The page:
The scanner functioned as expected, saved the scans to Dropbox as instructed and was clearly functioning as expected so I moved on to the next job on the list. Later that evening though I remembered the churchyard image that I’d scanned and downloaded it to my iPad for a better look.

I was not expecting to be able to create a usable image but was curious as to what could be done.

I needed to crop out the effects of the light-piping, evident only across the foreground of the image and the sprocket holes fortunately – my first bit of luck with this roll. I then proceeded to apply global and local adjustments to the image to tease out the best from the scene that I could (see below). Of course, I was doing this in Snapseed on my tablet rather than in Photoshop on the computer but remember I habitually work this way as I avoid the computer as much as possible. Half a dozen steps is my norm, this one has eleven!

My Snapseed workflow – “Brush” is where the dodging and burning happens

I rarely spend more than a few minutes with an image on the tablet. If I wanted to spend hours on individual images I know from experience that the computer is far easier to use so I deliberately restrict post processing to a few minutes. A gentle toning was applied followed by some light dodging and burning before adding a border and clicking “save”.

“Contemplation” – Leica IIIf, Elmar 50mm, Washi Z film

I was happy with the result. It’s not exactly as I’d envisaged being darker and moodier and of course has had to be salvaged as it were but it’s still a pleasing result. I hope both my readers enjoy this final image too.

LINK to larger file on Flickr

A Touch of Glass

Last time out I talked about Chroma Cameras and my recent purchases. One item I mentioned was the Chroma Double Glass, a double coated glass optic with two elements weighing virtually nothing (well, 16 grams to be exact). I’ve had it on the Zorki 4 twice this week and whilst that’s not long enough for a considered review I thought I’d share some images from today’s roll.

All images Zorki 4, Chroma Double Glass, yellow filter and Ilford HP5+

So, there we are. A very enjoyable couple of outings, I’m going to have fun with this lens.

It’s all Steve’s fault!

I blame Steve. Steve Lloyd of Chroma Cameras to be clear.

It goes back to January 2022. First it was the Cube, a diminutive 35mm pinhole camera giving square images. Great fun, pocketable in even a small pocket, truly take anywhere.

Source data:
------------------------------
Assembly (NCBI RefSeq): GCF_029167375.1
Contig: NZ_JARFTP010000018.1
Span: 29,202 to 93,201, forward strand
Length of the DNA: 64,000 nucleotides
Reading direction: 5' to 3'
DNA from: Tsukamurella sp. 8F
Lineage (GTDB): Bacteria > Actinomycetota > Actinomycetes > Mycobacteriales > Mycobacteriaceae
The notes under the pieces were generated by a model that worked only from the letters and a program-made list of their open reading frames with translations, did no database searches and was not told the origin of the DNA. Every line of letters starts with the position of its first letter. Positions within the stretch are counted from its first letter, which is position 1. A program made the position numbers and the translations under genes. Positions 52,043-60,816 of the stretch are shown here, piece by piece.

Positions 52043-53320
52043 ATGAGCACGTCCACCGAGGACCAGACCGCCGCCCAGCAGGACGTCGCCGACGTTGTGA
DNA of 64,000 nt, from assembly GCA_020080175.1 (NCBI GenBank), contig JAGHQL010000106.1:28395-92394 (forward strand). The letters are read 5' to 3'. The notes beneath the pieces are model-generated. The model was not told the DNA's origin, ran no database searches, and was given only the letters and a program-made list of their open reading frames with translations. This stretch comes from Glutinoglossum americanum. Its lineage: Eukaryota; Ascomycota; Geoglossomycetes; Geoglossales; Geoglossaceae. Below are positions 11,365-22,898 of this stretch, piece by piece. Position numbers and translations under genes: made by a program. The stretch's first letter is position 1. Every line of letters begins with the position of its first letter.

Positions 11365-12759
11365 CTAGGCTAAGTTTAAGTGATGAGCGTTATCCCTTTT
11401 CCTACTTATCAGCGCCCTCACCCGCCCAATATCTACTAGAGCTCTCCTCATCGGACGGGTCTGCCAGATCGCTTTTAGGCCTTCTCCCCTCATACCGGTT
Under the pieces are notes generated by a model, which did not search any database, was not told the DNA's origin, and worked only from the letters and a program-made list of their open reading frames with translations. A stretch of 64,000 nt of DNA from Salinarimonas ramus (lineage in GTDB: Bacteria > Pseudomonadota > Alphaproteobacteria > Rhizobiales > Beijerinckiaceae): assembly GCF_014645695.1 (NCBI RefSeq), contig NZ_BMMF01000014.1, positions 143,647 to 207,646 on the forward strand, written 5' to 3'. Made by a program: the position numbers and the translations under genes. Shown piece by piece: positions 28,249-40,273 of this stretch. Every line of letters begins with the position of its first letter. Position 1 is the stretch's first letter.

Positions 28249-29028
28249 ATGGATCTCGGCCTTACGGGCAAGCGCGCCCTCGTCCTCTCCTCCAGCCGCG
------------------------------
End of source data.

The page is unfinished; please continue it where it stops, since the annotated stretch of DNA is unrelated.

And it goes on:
A pinhole trichrome – Chroma Cube

I was fine for a few months after this purchase, but without realising it the seeds of what would be several early 2023 purchases had been sown. But before we get there we need to stop off in late 2022.

Egged on by good friend Andy, aided and abetted by John, I started to look at the Chroma Snapshot on Steve’s website. I had a 65mm lens in the cupboard which I couldn’t use on my Intrepid 5×4 but everything I was reading both on Steve’s website and in messages from John and Andy suggested it would work fine on a Snapshot. But I stayed strong and resisted the siren calls.

Until October 2022 when the postman delivered a parcel from Wales. Inside was a Chroma Snapshot. Andy’s Snapshot. I was going to be testing the theory that this thus far unused lens was usable with the Snapshot. I tested it wide open at f5.6, at f8 and f11 then finally at f32. A tiny, tiny amount of vignetting at f5.6 but less to be honest than I usually add myself. It was more than usable so the following day I was out with camera, four sheets of film and no tripod.

That same day I was back on Steve’s website. Ensnared. I messaged Andy to say I had exposed 29 sheets of film and my order was in at Chroma Towers.

Chroma Snapshot

To be fair it’s a purchase I do not regret.

Which brings us to February 2023. Steve had been talking on social media about a new product. He had also been sharing images created by himself and others using this diminutive lens.

The ‘Double Glass’ lens is the first truly affordable, aluminium-bodied, double coated glass optic to come out of the Chroma workshop. The lens is professionally assembled in the USA, using high quality machined aluminium bodies, with laser engraved unique serial numbers and design. The glass elements have been designed by the optical genius of Jason Lane from Pictoriographica, ensuring zero distortion/CA and sharp, focus-free, photography from 1m to infinity in a tiny lens, which is compatible with any M39/Leica thread mount body.

Chroma Cameras

That’s a shame. I have no suitable cameras to use the lens on. I could buy an adapter to use it on my digital camera but where was the fun in that? Anyway, there was a Zorki 4 for sale online for £30 and that would take the Chroma Double Glass …

You’ve guessed it. Two orders made on the same day.

Zorki 4 – Chroma Double Glass


Something I hadn’t considered. I loved using the Zorki 4, not just with the lovely Double Glass optic but with the 50mm Jupiter 8 lens that came with the camera. I had fallen for the charms of the classic rangefinder experience.

Which then opened up another rabbit hole …

More of which on another day. Suffice to say Steve has caused me to buy not just two Chroma cameras, but a Zorki 4, two Zorki 4Ks and a FED 4.

I blame Steve. 😎

For the record, Steve is a fabulous bloke who really cares about his customers. He also has a sense of humour – otherwise I wouldn’t have penned this tongue-in-cheek piece. I’m watching his website regularly to keep up with what he’s adding to his repertoire. I’ve no doubt I will be spending more with Chroma Cameras before the year is out!